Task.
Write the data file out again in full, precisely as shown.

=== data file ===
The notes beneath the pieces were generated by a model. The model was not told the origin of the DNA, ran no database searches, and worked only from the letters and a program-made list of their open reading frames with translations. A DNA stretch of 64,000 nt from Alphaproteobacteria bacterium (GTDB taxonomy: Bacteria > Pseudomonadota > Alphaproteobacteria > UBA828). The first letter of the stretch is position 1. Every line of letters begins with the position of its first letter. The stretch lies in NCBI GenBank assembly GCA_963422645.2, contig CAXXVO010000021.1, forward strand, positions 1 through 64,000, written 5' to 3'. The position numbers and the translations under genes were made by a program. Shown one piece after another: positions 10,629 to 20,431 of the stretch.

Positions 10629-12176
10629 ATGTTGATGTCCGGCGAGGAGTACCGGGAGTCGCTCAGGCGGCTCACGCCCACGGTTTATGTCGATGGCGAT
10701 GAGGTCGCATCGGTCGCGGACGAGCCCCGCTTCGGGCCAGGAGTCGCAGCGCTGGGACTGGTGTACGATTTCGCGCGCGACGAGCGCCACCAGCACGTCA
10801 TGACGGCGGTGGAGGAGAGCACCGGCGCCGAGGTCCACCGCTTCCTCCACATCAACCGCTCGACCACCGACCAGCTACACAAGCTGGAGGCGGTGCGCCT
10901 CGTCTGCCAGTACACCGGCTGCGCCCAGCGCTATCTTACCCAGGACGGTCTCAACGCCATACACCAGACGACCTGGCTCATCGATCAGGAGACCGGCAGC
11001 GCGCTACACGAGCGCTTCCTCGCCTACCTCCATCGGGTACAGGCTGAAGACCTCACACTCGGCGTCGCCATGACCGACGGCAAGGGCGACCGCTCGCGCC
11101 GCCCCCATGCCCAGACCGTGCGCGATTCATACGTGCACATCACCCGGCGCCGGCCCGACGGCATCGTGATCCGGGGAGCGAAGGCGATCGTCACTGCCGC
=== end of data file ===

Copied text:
The notes beneath the pieces were generated by a model. The model was not told the origin of the DNA, ran no database searches, and worked only from the letters and a program-made list of their open reading frames with translations. A DNA stretch of 64,000 nt from Alphaproteobacteria bacterium (GTDB taxonomy: Bacteria > Pseudomonadota > Alphaproteobacteria > UBA828). The first letter of the stretch is position 1. Every line of letters begins with the position of its first letter. The stretch lies in NCBI GenBank assembly GCA_963422645.2, contig CAXXVO010000021.1, forward strand, positions 1 through 64,000, written 5' to 3'. The position numbers and the translations under genes were made by a program. Shown one piece after another: positions 10,629 to 20,431 of the stretch.

Positions 10629-12176
10629 ATGTTGATGTCCGGCGAGGAGTACCGGGAGTCGCTCAGGCGGCTCACGCCCACGGTTTATGTCGATGGCGAT
10701 GAGGTCGCATCGGTCGCGGACGAGCCCCGCTTCGGGCCAGGAGTCGCAGCGCTGGGACTGGTGTACGATTTCGCGCGCGACGAGCGCCACCAGCACGTCA
10801 TGACGGCGGTGGAGGAGAGCACCGGCGCCGAGGTCCACCGCTTCCTCCACATCAACCGCTCGACCACCGACCAGCTACACAAGCTGGAGGCGGTGCGCCT
10901 CGTCTGCCAGTACACCGGCTGCGCCCAGCGCTATCTTACCCAGGACGGTCTCAACGCCATACACCAGACGACCTGGCTCATCGATCAGGAGACCGGCAGC
11001 GCGCTACACGAGCGCTTCCTCGCCTACCTCCATCGGGTACAGGCTGAAGACCTCACACTCGGCGTCGCCATGACCGACGGCAAGGGCGACCGCTCGCGCC
11101 GCCCCCATGCCCAGACCGTGCGCGATTCATACGTGCACATCACCCGGCGCCGGCCCGACGGCATCGTGATCCGGGGAGCGAAGGCGATCGTCACTGCCGC